It’s hard for us to really grasp this. We invoke hundreds of millions of dollars worth of infrastructure to pay for items less than a couple bucks with a debit card or to joke around by text message. If a call is dropped or a program crashes, we just try again. Every attempt is almost disposable. Not so for the Voyager teams.

When problems occur, engineers spend great energy composing a solution, then send the instructions on invisible waves. They wait for more than a day to get a response. The travel time for a one-way message to Voyager is now about 13hrs. Can there be anything in science that is closer than this to prayer?

Maybe. The Voyager Golden Records are like prayers, devotions sent out without any promise of being heard. They are gold-plated phonograph records with content curated by Carl Sagan, carrying images and audio samples for any intelligent being who might find them. The record cover has an etched diagram that shows the location of Earth relative to various pulsars, pictographic instructions for how to play the album, and an atomic basis for timekeeping. All the pieces are there, waiting for an intelligence just close enough to ours to perceive them as something to be deciphered, and strong enough to do the work of deciphering.


But those records will last, quite likely longer than humanity itself.

The record is constructed of gold-plated copper. There is an ultra-pure sample of the isotope uranium-238 electroplated on the record’s cover. Uranium-238 has a half-life of 4.51 billion years.

It would be beyond the odds for any alien to find the Voyager records, moreso to decode them, and even moreso to have a brain structure that perceives things close enough to the way we do so that the information they contain would be sensible. It’s unlikely that any alien intelligence would hear music as we do, though the sounds from nature may be appreciable to them. Sagan must have known this. As the ultimate Hail Mary throw, the brain waves of his wife were added to the data on the records. Maybe aliens would be able to reconstuct enough of a brain simulation to model the perceptions that we are trying to convey.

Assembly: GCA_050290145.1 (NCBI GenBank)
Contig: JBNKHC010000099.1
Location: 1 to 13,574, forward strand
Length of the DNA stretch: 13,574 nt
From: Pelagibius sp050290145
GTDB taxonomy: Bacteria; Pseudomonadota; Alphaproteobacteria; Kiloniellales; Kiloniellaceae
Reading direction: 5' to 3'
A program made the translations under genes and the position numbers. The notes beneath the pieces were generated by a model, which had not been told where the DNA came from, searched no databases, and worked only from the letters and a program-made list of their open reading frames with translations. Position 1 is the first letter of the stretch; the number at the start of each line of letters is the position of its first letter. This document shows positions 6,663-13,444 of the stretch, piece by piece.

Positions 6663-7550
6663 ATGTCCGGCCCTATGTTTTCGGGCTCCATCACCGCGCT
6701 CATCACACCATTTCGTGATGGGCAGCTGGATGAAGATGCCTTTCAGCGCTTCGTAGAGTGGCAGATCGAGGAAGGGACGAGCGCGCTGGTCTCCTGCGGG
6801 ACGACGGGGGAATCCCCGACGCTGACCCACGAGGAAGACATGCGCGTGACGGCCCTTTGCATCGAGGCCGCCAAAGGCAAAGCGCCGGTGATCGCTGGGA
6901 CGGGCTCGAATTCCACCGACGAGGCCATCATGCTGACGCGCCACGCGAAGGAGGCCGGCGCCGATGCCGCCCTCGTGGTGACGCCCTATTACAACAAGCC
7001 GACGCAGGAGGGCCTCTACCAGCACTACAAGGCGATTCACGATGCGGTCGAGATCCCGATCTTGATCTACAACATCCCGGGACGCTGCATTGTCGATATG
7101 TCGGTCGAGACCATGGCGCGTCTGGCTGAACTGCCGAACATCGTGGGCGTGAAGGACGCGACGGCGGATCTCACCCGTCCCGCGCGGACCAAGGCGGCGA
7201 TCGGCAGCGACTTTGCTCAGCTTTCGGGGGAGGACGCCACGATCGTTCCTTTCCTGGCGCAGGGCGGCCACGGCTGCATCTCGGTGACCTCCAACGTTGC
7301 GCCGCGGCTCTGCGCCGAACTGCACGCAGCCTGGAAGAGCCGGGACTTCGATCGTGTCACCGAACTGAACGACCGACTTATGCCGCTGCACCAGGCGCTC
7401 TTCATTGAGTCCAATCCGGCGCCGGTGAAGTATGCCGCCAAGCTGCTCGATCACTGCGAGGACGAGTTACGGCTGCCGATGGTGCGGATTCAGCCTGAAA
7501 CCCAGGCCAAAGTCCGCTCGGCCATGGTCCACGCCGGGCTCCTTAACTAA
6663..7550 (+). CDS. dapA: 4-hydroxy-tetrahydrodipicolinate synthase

It’s a ridiculously unlikely scenario but we somehow know it’s worth trying.

And with each passing year, Voyager’s age shows a little bit more. Voyager 2 recently started to send back gibberish data, as if it’s fallen into a bout of senility. Its caretakers, 13 billion kilometers away, will do what they always do. Study the problem, craft a solution, then send it out on invisible waves. Ingenuity from afar, with not a little bit of hope. Eventually, neither Voyager will have the energy to do anything, its batteries too spent to operate any instrument by 2025. Even after that point, it will carry the dreams that sent it aloft.

The Best of Us

As of yesterday, Voyager 1 is 15 hrs 37 mins 08 secs of light-travel time from Earth, about 17 billion miles away. I learned this from Twitter, something not imagined built on something barely invented when Voyager left Earth. Only government and industry could afford a computer of the sort that Voyager had when it left us, and now my pocket phone could simulate hundreds of those computers at the same time. Across that distance, the connection with my childhood friends can overwhelm me.

What voyager embodies is so much of the best of us.

  • Innovation with precious few resources
  • Working together for an idea that knows no politics
  • Naive and childlike curiosity and hope, even against absurdly unlikely odds
  • The meticulous love and care for something that cannot love us back
  • The capacity to inspire across time and space without ever needing recognition or reward

For only a little less time than I’ve been on Earth, they’ve been out there for us all.

All images from NASA and Wikipedia

4 Responses to “The Best In Us is Out There”

  • Paul Filmer Says:

    I loved this piece. Keep writing – you do it well.

  • The Tin Man » Voyager 2 at 12,000 Says:

    [...] its honor, here’s a beautiful piece about it that was written last [...]

  • » Voyager and the Limits of Exploration Says:

    [...] further reading about the Voyager probes, I recommend checking out Todd Sieling’s wonderful paean to the Voyager mission, showing its effect on a single [...]

  • Mark Gerard McKee Says:

    I am a great fan of this website, however, true to its form have not visited it in quite a while!
    I had just finished reading and commenting upon an NPR article. After reading the flurry of kneejerk responses concerning the latest issue du Jour, it was refreshing to read such a wonderful post that focused upon, if you will forgive the pun, the truly BIG PICTURE.

    As I read, I could not help feel but terribly small, that our voices are so insignificant in the vastness that surrounds us.

    Yet, after reading, and considering the Voyager I and II projects for a moment, I realized that that voice, in all its universal diminuativeness, can look out into that vastness and at times speak with profound eloquence.